Another reason for starting this way is to avoid conflicts over a design pattern your business has decided upon--one that a security researcher would not understand independently without having sat in all those design reviews and threat modeling meetings you had.

3. Have a budget

Working in publicly traded organizations requires effective budgeting and finance management. Therefore, to reward security researchers you need a mechanism to provide incentives and to genuinely say ‘thank you’ to someone who is attempting to help your organization. I have yet to meet a finance team that wants to handle your team submit expense reports for purchasing digital currency. 

Forecasting and managing a budget require intelligence, and a phase-based approach to testing and learning. Don't just open up all of your Internet-facing properties at once. Refer back to suggestion No. 2 when partnering with a vendor with the effective experience.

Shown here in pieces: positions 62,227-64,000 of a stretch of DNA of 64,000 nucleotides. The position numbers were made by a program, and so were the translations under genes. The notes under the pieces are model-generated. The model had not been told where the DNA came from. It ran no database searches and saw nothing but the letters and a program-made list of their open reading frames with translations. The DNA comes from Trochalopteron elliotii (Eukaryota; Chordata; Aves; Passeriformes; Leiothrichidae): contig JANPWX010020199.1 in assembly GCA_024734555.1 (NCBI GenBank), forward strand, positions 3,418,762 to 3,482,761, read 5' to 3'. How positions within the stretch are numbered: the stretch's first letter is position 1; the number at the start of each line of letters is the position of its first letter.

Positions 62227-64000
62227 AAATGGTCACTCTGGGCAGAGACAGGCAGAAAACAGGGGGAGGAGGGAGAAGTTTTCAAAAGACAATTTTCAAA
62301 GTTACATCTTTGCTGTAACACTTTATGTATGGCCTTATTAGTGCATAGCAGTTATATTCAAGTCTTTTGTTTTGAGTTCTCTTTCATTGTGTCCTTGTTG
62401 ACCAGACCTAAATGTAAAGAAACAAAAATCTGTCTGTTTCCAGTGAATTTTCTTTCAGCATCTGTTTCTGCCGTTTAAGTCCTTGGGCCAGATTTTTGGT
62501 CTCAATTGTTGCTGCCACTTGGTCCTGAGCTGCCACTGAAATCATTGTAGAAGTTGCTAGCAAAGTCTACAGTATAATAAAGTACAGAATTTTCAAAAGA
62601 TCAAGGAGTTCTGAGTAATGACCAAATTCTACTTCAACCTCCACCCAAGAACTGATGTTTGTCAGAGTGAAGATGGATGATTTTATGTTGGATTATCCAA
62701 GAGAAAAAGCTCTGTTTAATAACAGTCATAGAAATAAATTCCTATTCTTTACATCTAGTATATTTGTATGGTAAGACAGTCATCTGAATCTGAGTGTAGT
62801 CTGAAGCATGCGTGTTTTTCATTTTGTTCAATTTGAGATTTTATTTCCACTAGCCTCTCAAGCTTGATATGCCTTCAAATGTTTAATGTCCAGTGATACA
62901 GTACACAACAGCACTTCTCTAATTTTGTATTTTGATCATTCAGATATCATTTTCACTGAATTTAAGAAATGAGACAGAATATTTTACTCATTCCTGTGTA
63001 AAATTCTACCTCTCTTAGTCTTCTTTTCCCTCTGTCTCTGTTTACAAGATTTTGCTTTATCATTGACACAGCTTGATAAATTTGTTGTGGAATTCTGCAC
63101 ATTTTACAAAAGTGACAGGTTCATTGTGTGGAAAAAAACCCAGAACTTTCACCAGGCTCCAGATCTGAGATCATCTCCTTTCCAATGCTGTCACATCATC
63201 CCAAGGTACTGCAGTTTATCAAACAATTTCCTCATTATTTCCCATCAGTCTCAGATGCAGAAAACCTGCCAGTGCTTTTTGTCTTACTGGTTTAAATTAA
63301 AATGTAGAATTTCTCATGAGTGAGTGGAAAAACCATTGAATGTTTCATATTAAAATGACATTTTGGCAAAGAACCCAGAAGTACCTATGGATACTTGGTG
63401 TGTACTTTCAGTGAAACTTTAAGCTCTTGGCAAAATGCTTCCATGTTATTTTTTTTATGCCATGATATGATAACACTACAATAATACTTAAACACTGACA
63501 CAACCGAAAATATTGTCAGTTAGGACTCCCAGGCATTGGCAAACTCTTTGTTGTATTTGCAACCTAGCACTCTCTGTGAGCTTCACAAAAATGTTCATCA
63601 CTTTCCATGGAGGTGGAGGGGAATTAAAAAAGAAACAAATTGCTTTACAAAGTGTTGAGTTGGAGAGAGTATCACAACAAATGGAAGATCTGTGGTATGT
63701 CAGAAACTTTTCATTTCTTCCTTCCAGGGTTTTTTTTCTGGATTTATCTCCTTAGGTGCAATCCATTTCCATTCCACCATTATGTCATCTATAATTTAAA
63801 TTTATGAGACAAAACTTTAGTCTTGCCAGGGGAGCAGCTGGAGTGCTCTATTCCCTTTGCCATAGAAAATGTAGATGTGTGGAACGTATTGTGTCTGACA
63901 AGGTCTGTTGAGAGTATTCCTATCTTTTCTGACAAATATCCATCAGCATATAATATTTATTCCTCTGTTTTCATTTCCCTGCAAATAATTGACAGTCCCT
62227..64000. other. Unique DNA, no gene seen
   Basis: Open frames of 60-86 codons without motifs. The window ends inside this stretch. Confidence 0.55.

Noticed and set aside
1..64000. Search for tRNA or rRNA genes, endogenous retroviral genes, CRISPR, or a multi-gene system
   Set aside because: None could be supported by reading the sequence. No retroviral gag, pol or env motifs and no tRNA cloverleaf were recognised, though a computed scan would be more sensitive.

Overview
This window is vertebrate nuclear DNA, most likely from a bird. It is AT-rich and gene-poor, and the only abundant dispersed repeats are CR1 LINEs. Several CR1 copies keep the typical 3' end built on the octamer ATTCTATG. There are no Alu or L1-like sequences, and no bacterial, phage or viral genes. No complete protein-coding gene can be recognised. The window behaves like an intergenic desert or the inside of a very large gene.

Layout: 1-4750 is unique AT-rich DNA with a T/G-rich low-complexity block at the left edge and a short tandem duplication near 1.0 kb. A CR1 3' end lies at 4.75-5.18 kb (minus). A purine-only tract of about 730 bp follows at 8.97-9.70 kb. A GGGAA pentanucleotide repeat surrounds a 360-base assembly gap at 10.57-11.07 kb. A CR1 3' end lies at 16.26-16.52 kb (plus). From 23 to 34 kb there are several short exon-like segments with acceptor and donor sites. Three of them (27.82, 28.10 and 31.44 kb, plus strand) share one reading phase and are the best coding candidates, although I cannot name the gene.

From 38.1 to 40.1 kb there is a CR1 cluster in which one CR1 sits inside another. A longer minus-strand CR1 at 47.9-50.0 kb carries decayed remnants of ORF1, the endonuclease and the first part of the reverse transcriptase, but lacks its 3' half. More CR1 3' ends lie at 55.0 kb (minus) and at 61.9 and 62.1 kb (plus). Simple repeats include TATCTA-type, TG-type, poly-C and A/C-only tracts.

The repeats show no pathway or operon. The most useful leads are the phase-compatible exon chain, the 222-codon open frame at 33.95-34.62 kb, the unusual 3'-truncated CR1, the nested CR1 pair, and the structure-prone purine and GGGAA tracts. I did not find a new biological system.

Bug bounties are bountiful

If you have ever had to field a question from your CEO, CIO, CTO, or CISO about a potential vulnerability sent through some social media or email channel, you could have benefited from a bug bounty program. Unless you have a process or platform of communication, you will have limited means for harnessing the power of legitimate security researchers while also separating out the signal to noise ratio—and there will be noise. 

While most security researchers have positive intent, there are scenarios where researchers could reach out to say that they have performed due diligence to "check the box" before publicly disclosing the issue. A social media message is appreciated more than a public presentation, but a proven, trusted bug bounty model is the ideal. 

For more about my real-world experiences and the practical aspects of launching a bug bounty program, join me during All Day DevOps 2017, where I will share more on the topic. Admission is free, and you can also view my presentation after the event concludes.

World Quality Report 2017-18: The state of QA and testing
 

 

Topics: Security